Unlike some European countries, America has never had a “Muslim problem.” Among Western foreign recruits fighting for IS, Americans are the smallest number. Despite the ugliness of Islamophobia and the increasing incidents of discrimination and harassment against American Muslims, especially since 9/11, the American Muslim community has integrated in society. According to a 2007 Pew poll, American Muslims have prospered economically, are highly educated, and work in all walks of life, from space science to Fortune 500 and Hollywood.

American cities have no Muslim ghettoes, and most American Muslims have rejected the false notion of Islamic utopia that al-Qaeda and the Islamic State have propagated through terrorism and mass murders. America is a country for all of its citizens. Let’s keep it this way!

About the Author


Emile Nakhleh is an expert on Middle Eastern society and politics and on political Islam. He is a member of the Council on Foreign Relations and a Research Professor at the University of New Mexico. He previously served in the Central Intelligence Agency from 1993-2006, first as scholar in residence and chief of the Regional Analysis Unit in the Office of Near Eastern and South Asian Analysis and subsequently as director of the Political Islam Strategic Analysis Program. Until 1993 Nakhleh taught at Mount St. Mary's University, where he was the John L. Morrison Professor of International Studies. Nakhleh's publications include, among others, A Necessary Engagement: Reinventing America's Relations with the Muslim World (2009), Bahrain: Political Development in a Modernizing Society (1976 and 2011), and The Gulf Cooperation Council: Policies, Problems, and Prospects (1986). Nakhleh holds a PhD from American University, an MA from Georgetown University, and a BA from Saint John's University, Minnesota.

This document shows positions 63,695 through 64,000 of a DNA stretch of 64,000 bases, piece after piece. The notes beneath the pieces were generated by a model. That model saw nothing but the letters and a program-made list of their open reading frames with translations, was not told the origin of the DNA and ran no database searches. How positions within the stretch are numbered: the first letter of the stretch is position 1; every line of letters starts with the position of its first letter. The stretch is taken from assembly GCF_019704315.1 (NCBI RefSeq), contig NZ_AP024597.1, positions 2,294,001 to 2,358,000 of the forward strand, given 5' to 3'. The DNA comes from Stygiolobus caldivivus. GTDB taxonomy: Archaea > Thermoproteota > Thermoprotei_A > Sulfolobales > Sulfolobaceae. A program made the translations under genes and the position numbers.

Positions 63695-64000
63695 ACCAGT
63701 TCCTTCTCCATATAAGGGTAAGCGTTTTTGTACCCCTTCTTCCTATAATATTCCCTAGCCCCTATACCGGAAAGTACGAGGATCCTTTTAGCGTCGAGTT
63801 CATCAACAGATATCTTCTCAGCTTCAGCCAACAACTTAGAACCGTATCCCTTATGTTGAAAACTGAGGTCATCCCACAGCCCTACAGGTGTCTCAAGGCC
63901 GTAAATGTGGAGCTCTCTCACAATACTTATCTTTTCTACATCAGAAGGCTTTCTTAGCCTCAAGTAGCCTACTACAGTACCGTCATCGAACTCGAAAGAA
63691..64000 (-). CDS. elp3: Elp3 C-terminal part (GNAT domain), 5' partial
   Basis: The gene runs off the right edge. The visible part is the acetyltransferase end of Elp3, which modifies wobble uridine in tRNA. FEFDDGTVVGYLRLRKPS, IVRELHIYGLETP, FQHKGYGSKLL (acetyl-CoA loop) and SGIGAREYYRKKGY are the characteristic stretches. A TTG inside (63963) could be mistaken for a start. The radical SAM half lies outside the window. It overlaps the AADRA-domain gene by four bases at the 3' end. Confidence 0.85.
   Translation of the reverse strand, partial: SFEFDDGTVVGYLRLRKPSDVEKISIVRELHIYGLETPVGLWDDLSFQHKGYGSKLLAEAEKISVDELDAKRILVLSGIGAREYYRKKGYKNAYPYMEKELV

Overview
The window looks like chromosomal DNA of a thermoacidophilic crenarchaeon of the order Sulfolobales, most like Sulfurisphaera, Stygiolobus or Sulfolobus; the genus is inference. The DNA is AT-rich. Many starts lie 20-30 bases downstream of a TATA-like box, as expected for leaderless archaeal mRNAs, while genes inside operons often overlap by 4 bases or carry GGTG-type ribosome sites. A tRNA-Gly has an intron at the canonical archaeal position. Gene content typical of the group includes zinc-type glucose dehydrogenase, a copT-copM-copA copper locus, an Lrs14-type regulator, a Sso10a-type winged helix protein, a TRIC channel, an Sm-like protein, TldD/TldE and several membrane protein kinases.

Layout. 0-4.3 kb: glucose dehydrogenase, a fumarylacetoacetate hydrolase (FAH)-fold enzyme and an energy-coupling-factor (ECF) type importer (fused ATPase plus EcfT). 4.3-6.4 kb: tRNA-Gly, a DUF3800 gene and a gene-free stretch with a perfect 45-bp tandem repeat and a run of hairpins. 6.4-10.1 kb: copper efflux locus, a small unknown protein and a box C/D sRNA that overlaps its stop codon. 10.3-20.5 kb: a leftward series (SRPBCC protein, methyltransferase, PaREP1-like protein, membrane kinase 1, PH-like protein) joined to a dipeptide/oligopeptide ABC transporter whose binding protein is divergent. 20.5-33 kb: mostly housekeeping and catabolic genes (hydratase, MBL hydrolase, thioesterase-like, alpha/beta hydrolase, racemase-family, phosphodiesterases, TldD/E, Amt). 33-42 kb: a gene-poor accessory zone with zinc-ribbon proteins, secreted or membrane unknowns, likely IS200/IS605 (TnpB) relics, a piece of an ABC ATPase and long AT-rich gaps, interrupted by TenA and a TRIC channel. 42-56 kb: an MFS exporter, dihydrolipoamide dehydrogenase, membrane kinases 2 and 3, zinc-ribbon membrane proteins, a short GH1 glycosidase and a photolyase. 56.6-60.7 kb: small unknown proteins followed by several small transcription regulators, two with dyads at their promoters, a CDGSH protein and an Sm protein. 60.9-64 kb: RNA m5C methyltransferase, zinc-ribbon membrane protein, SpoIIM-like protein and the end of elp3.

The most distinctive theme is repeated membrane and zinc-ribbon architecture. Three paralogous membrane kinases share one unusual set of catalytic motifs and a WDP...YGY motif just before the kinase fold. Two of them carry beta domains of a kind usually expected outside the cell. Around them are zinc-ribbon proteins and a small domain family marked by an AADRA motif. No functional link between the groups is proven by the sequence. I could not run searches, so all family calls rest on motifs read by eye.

One Response to Malik and Farook: Mass Killers, Not Jihadists

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  1. avatar delia ruhe says:

    So long as the US and its allies exploit this violence as an excuse to wage war, there won’t be much in the way of change to the rhetoric. Naming these incidents as mass murders might just remind people that criminal investigation is the way to respond to murder. What, then, would have to happen to the “greatest [and most expensive] military on the planet”? No, no, no. Terrorist acts by people who happen to call themselves Muslims are keeping the world safe for the US military and NATO.